The city of Lamia is located on the slopes of mount Othris, near Sperchios river. Motorway 1 (A1), connecting Athens to Thessaloniki, passes through Lamia.
After the “Kallikratis” administrative reform of 2010, Lamia remained the seat of the new, larger Lamia Municipality.
In Greek mythology, the city of Lamia was built by Lamos, the son of Hercules and Omphalis. According to a different version, the city was named after Lamia, the daughter of Poseidon and queen of the Trachineans.
Etymologically, the word “lamia” is associated with “lemos” or “lamos” (i.e. gap, chasm or voracious, insatiable). It is known that, on the northeastern part of Platia Laou (People’s Square), a deep gully ran through the city. The sycamores found in that part of the city are a testament to that. It is thus likely that the city took its name by that gully and the large population of weaver beetles (in Greek; “lamies”) living in the thick vegetation around it.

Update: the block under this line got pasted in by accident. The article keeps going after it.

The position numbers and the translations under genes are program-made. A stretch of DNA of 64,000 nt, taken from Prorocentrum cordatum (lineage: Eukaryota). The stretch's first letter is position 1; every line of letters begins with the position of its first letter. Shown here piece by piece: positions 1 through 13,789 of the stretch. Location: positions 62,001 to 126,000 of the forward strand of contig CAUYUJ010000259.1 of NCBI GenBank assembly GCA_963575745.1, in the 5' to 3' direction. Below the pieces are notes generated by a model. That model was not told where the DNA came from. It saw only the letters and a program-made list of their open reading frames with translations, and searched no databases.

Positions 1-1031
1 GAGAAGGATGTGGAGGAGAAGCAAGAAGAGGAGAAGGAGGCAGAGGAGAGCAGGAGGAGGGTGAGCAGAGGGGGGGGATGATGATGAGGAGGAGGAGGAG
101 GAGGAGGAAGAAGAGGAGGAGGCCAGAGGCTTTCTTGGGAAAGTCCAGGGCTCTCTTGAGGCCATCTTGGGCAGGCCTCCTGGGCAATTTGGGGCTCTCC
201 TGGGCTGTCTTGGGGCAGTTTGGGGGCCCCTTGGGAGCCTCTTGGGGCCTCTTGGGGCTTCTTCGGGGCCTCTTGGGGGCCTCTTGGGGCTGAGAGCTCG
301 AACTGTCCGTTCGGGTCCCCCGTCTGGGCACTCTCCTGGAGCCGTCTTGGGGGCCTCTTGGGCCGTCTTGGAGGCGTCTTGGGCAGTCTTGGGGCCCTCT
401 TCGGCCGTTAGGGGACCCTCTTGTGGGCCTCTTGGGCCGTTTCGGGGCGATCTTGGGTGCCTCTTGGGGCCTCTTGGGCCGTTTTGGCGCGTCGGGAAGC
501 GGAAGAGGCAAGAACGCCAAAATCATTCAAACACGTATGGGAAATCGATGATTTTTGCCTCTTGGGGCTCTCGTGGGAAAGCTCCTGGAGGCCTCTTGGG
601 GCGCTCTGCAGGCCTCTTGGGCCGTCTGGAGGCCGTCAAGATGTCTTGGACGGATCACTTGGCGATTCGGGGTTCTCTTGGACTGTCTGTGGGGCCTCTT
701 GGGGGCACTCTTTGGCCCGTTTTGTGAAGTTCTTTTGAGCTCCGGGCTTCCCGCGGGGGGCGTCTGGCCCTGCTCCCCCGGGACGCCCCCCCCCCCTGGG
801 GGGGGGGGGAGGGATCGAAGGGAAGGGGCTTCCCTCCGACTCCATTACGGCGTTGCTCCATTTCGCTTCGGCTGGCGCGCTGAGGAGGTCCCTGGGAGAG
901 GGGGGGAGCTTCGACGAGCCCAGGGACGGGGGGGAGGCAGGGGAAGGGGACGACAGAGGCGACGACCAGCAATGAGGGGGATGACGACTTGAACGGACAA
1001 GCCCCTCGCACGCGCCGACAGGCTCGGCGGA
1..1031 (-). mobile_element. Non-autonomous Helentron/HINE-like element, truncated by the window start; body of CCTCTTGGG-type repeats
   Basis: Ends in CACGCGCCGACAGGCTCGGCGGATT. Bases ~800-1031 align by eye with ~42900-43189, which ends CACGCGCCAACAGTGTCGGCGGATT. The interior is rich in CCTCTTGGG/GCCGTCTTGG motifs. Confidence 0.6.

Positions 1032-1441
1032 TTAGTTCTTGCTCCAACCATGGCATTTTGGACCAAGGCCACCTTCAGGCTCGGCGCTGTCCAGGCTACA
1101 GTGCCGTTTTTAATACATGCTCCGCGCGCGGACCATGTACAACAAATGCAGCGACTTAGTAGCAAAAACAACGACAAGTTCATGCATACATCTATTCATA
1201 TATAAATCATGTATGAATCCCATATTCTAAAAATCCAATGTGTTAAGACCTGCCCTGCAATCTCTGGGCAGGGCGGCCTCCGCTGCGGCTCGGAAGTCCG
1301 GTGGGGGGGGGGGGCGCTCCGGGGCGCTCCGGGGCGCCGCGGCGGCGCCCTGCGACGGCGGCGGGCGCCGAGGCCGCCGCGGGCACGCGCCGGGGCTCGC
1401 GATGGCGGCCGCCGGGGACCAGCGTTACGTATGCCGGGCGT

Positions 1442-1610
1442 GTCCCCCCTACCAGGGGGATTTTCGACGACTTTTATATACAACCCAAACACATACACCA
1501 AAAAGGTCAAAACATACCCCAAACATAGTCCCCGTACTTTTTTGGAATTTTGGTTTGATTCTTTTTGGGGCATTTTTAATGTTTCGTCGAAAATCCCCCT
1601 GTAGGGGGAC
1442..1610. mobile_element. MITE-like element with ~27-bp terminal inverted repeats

Today, Lamia has many important landmarks and attractions, which connect the city with its past. Places to visit are the Archaeological Museum of Phthiotis, the Folk Art Museum of Phthiotis, the National Resistance Museum, the Municipal Art Gallery, the Statue of Athanasios Diakos in the square of the same name, the Athanasios Diakos cenotaph, the church of Panagia Archontiki, and many more.
The hospitality offered by the locals and the local high quality cuisine truly make visiting Lamia an experience to remember.